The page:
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Author Topic: Recent Headlines for 3/10/11  (Read 33992 times)

Offline Ryan16

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Recent Headlines for 3/10/11
« on: March 11, 2011, 02:06:35 pm »
Recent Headlines: March 10, 2011 (Compiled by the Brewers Association)

Beer-Battered Cod
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A glimpse behind Anchor
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"These people changed the world, and now that I'm no longer the owner I can brag a little more about them." That was one of craft beer legend Fritz Maytag's opening statements yesterday as he addressed Arizona State's "Cultural and Chemical History of Beer" class at Taste of Tops in Tempe, Ariz. For roughly 40 minutes, Maytag, now former owner of San Francisco's Anchor Brewing, took the students through a whirlwind historical overview of the brewery, and how it evolved from producing unintentional sour beer to shining examples of the craft. "We have the world by the tail. The world doesn't know it yet, but we do," Maytag used to tell his staff. With his grandfatherly tangential stories, Maytag was simply captivating and candid.

The Craft Brewing Renaissance - -
In 1976, there were two craft breweries in America. Today,  that number is closer to 1,600. This phenomenon has been dubbed "The American Craft Brewing Renaissance." The sudden revival in Americans' taste for well-crafted beer created a sizeable market for brew pubs, micro breweries, and amateur home brewing equipment.

New Planet's beer lineup eschews wheat and barley, wins accolades - -
When Pedro Gonzalez first learned that he had celiac disease, the diagnosis presented both a challenge and a sense of relief. "On one hand I didn't know how to deal with it, but it was also great news because I was finally able to figure out what was wrong with me," he says.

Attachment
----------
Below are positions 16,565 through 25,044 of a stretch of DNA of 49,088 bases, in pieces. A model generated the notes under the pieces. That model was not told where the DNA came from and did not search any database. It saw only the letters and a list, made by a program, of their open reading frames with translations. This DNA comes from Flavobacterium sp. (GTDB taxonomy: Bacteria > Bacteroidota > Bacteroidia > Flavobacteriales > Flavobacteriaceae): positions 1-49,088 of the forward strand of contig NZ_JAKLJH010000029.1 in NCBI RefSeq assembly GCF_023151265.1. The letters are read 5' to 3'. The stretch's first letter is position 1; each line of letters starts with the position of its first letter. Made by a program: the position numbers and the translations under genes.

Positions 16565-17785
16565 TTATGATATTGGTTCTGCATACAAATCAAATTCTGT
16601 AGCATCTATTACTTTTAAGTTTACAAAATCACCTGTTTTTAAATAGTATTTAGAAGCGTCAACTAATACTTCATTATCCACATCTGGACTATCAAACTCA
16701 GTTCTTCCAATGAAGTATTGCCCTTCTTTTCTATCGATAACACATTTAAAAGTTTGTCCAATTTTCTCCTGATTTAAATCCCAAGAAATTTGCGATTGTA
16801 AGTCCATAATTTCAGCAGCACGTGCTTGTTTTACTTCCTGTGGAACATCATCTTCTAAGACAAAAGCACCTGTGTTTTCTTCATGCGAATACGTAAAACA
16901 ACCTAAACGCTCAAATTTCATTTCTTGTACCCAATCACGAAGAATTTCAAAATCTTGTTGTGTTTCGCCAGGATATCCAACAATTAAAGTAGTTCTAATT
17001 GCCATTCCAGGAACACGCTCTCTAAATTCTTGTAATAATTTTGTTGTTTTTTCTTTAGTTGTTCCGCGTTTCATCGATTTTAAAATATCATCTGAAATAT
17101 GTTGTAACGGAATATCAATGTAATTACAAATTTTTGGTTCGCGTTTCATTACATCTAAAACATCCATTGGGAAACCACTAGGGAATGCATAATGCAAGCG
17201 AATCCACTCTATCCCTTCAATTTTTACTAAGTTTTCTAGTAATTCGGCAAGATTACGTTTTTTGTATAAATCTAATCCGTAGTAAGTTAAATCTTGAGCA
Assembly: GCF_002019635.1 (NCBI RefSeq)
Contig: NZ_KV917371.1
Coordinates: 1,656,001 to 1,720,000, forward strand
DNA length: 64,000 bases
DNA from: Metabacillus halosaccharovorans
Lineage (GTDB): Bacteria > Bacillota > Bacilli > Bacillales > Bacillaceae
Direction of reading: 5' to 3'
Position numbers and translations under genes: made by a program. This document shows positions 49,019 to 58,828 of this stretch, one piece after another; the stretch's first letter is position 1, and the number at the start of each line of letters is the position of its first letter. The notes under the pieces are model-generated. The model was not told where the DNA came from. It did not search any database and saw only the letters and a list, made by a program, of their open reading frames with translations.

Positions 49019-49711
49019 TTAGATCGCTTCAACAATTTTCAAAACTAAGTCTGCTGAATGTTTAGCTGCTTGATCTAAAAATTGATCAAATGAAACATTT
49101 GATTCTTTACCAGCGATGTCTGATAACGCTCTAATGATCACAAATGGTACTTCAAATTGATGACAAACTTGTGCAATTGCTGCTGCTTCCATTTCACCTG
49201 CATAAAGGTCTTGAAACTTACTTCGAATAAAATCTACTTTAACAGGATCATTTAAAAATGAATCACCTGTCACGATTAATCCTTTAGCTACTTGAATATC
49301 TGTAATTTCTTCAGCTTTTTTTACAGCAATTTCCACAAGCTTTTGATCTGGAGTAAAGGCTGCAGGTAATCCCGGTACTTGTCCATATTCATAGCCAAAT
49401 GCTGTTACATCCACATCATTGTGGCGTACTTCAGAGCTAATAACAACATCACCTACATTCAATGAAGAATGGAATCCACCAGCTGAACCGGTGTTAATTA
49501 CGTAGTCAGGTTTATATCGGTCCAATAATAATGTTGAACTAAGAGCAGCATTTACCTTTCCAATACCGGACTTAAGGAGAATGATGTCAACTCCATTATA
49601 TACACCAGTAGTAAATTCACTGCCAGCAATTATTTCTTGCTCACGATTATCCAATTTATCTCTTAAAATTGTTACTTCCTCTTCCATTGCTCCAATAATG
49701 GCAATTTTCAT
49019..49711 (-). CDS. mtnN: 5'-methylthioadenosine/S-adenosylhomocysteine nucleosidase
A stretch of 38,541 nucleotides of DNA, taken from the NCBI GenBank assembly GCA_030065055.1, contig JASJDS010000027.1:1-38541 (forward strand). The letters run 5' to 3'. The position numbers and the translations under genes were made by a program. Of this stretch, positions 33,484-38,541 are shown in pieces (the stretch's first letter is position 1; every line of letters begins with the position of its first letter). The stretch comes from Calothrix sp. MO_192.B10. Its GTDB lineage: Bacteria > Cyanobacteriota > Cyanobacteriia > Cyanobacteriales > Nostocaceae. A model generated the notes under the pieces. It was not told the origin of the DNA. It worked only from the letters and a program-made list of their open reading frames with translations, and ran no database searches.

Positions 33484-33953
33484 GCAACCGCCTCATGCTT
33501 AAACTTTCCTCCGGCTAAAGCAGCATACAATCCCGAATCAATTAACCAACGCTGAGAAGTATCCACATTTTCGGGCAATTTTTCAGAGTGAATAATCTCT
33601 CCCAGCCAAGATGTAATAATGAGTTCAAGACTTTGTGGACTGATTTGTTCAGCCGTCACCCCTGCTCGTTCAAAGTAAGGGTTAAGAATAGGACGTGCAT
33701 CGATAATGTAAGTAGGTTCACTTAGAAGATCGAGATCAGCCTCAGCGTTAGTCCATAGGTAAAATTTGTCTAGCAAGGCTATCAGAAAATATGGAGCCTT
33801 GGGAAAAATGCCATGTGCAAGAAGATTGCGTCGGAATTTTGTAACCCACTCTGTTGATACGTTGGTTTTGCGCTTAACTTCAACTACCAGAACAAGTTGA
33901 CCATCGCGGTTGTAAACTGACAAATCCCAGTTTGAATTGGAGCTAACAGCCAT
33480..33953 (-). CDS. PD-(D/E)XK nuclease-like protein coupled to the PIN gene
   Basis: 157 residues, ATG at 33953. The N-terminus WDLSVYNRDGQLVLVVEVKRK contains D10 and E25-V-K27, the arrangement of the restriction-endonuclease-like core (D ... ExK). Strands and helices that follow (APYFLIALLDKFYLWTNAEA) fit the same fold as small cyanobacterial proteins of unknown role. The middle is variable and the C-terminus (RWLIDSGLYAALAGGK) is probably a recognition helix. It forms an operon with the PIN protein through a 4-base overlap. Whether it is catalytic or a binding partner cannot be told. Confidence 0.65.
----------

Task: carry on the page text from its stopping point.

New home-brew shop to open in Grand Rapids
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Whether you're a newbie or an experienced home-brew veteran, Ben O'Connor hopes you'll walk though his door. On March 19, the Grand Haven native will open the doors to O'Connor's Home Brew Supply store at 613 Lyon St. NE, around the corner from Martha's Vineyard wine shop in the Heritage Hill neighborhood. The shop will sell equipment and ingredients to make beer, wine, mead and cider.

Government Affairs>>
Kerry, Crapo introduce legislation to help small brewers
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Senators John Kerry, the Massachusetts Democrat, and Mike Crapo, an Idaho Republican, today introduced legislation to help small brewers, by seeking to reduce beer excise taxes, Kerry's office said in a statement. The Brewer's Employment and Excise Relief (BEER) Act will help create jobs at more than 1,600 small breweries nationwide, which collectively employ nearly 100,000 people, said Kerry. Massachusetts is home to approximately 38 small breweries, including Northampton Brewery, Haverhill Brewery, and Sam Adams, the country's largest small brewery.

Colo. lawmakers say beer wars need to end - -